Rao, M S A. 1984. Conceptual problems in the study of social movements. In Social movements in India, edited by M. S. A. Rao: Manohar

Tienhaara, K. (2013). Varieties of green capitalism: economy and environment in the wake of the global financial crisis. Environmental Politics, (ahead-of-print), 1-18.

Shanmugaratnam, N 2001. On the meaning of Development: An exploration of the Capability Approach. Forum for Development Studies 2-2001, 263-287

UNEP (2011). "Introduction". In: Towards a Green Economy: Pathways to Sustainable Development and Poverty Eradication. Nairobi/Arendal: UNEP/GRID-Arendal.


Social justice and human rights in development


Beckman, B. (2009). Trade Unions and Popular Representation: Nigeria and South Africa Compared. In To¿rnquist, O., Webster, N. & Stokke, K. (eds) Rethinking popular representation, pp. xiii, 273 p. New York: Palgrave Macmillan.

Chambers, R (1983) ¿Whose Knowledge¿. In Rural Development: Putting the Last First. Longman Scientific and Technical: New York

Chambers, R (2010) The Origins and Practice of Participatory Rural Appraisal. In International Development. Volume IV. Sage: Los Angeles, New Delhi, Singapore and Washington DC. Pp 109-138

Chakrabaty, D (2010) Minority Histories, Subaltern Pasts. In International Development. Volume IV. Sage: Los Angeles, New Delhi, Singapore and Washington DC.pp277-294

Cornwall, Andrea, and Celestine Nyamu-Musembi. 2004. Putting the 'rights-based approach' to development into perspective. Third World Quarterly 25, no. 8: 1415-37.

Evelin, G. (2013). Brazil: Is 'Lulism' over? (André Singer interviewed ). Links International Journal of Socialist Renewal

Fick, B. J. (2009). Not just collective bargaining: The role of trade unions in creating and maintaining a democratic society WorkingUSA, 12 (2): 249-264.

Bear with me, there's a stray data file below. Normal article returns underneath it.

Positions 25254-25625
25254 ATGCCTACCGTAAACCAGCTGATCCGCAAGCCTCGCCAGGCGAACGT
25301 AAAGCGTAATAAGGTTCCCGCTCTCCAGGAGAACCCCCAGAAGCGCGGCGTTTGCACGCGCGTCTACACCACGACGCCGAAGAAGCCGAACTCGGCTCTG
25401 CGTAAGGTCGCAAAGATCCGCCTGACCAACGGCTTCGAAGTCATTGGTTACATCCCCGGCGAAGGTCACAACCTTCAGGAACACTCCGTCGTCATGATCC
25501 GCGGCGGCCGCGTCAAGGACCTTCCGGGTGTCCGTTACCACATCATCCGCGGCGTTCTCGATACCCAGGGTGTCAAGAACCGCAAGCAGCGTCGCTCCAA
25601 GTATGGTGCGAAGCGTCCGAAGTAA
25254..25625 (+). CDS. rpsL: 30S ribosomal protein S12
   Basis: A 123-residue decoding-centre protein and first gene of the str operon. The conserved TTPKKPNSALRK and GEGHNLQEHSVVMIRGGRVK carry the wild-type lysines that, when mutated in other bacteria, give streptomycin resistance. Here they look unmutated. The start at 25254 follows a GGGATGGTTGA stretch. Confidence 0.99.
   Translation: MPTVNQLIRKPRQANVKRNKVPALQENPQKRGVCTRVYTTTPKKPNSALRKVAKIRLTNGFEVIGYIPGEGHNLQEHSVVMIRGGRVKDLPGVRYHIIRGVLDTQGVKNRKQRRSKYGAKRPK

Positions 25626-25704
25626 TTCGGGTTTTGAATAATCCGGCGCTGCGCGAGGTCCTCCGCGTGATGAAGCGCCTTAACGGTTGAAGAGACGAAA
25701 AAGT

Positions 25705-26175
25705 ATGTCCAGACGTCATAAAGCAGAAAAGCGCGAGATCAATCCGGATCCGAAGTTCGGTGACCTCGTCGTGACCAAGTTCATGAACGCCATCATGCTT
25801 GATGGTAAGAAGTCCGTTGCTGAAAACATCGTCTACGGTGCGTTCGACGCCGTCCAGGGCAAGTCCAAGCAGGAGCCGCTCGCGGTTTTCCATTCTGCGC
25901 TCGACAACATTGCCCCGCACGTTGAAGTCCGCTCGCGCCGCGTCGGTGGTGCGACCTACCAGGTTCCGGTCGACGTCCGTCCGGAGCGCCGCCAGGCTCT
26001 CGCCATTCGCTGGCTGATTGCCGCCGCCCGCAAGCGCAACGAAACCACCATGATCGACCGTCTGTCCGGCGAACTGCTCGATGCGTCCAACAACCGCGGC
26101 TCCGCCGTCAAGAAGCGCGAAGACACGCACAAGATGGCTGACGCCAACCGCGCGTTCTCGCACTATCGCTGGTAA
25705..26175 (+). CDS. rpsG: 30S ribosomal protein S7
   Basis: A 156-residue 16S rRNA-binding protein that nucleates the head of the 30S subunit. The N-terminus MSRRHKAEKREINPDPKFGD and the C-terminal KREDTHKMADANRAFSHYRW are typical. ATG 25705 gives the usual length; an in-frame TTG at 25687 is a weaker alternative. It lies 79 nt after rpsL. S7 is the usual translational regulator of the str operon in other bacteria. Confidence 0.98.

Garavito, Cesár Rodríguez-Garavito (2010) Ethnicity.Gov: Global Governance, Indigenous Peoples and the Right to Prior Consultation in Social Minefields. Indiana Journal of Global Legal Studies. Vol 18. No1. Indiana University School of Law.

Lier, D. C. (2007). Places of Work, Scales of Organising: A Review of Labour Geography. Geography Compass, 1 (4): 814-833.

McNeish, J. A (2002) Globalisation and the Reinvention of Andean Tradition: The Politics of Community and Ethnicity in Highland Bolivia. The Journal of Peasant Studies Volume 29, No ¾ April/July. Frank Cass: London & New York.

Nussbaum, Martha C. 2000. Women's capabilities and social justice. Journal of Human Development 1, no. 2: 219-47.

ODI. 1999. What can we do with a rights-based approach to development? ODI Briefing Paper 1999 (3). London: Overseas Development Institute. Available at: .

Regnskogfondet (2014). ¿Human rights and resource conflicts in the Amazon¿ Download here:

The Economist. (2013, September 28th). Special report on Brazil (various articles). The Economist

BSc/BA or equivalent.
Recommended prerequisites:
The course is interdisciplinary, but basic knowledge of social science is recommended. A certain basic knowledge of development studies and/ or development theory is recommended, but not a prerequisite.
Mandatory activity:
In addition to two individual written assignments and one oral exam: One approved group project assignment (pass /fail), and one smaller written assignment (pass/ fail). Mandatory participation in selected activieties (seminars) in class.

To pass the course, two mandatory assignments must be passed (see 'mandatory activities' above).

The exam comprises three elements: i) Essay, counting 20%, ii) Term paper, counting 50% and iii) Final oral exam, counting 30%. Papers/ oral exam will be given a grade A-F, and is only passed with the grade E or better. Only one final grade based on these assignments will be given.

All the assignments are mandatory. Evaluation will be done during the semester, and final grade will be ready when oral examination is finished in the end of the semester. Exams are in ENGLISH ONLY.

Nominal workload:
300 hours
Entrance requirements:
Relevant Bachelor degree or equivalent
Reduction of credits:
Type of course:
The scheduled teaching time is maximum 9 hours (1 hour = 45 min) per week. This is tentatively distributed between 6 hours lectures + 3 hours seminars, group work, class discussions or student presentations in class. This is subject to variation according to the on-going class activities at all times, and due to guest lectures or other special events.
An external examiner participates in the oral exam.
Examination details: Continuous exam: A - E / Ikke bestått